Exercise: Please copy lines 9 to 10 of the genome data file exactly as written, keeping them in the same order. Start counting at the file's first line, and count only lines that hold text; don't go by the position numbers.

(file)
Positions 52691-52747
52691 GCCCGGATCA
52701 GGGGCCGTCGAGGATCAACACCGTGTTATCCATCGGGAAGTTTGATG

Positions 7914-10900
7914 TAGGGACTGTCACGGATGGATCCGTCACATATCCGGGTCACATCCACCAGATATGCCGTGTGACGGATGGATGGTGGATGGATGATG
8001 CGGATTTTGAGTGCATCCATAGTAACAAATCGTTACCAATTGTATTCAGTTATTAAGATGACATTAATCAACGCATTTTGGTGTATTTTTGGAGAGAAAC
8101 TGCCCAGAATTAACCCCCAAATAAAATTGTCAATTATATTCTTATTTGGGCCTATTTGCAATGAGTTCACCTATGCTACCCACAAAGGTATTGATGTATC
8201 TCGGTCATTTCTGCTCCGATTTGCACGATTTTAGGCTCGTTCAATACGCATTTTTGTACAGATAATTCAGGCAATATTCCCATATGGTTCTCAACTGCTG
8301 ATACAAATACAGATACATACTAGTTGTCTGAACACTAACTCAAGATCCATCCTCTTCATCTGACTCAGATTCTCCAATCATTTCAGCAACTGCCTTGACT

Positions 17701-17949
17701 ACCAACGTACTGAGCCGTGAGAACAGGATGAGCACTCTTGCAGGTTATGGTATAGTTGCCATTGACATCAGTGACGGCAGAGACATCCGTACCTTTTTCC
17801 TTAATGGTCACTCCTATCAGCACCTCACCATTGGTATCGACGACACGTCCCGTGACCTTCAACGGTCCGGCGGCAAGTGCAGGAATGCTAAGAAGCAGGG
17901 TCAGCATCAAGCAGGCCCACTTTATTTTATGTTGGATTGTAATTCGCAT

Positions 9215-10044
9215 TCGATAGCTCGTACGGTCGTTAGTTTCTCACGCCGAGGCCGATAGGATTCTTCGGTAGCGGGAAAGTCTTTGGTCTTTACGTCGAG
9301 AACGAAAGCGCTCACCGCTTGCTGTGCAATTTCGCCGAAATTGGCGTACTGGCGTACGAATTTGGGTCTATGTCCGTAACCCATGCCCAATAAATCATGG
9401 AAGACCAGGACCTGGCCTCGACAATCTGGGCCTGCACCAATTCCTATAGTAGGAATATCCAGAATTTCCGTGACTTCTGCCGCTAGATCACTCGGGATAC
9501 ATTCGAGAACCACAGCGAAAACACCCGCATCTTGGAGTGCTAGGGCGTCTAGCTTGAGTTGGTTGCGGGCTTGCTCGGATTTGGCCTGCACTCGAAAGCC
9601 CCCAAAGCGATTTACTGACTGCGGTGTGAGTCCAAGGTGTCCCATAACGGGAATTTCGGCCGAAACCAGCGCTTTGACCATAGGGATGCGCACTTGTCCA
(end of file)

8301 ATACAAATACAGATACATACTAGTTGTCTGAACACTAACTCAAGATCCATCCTCTTCATCTGACTCAGATTCTCCAATCATTTCAGCAACTGCCTTGACT

Positions 17701-17949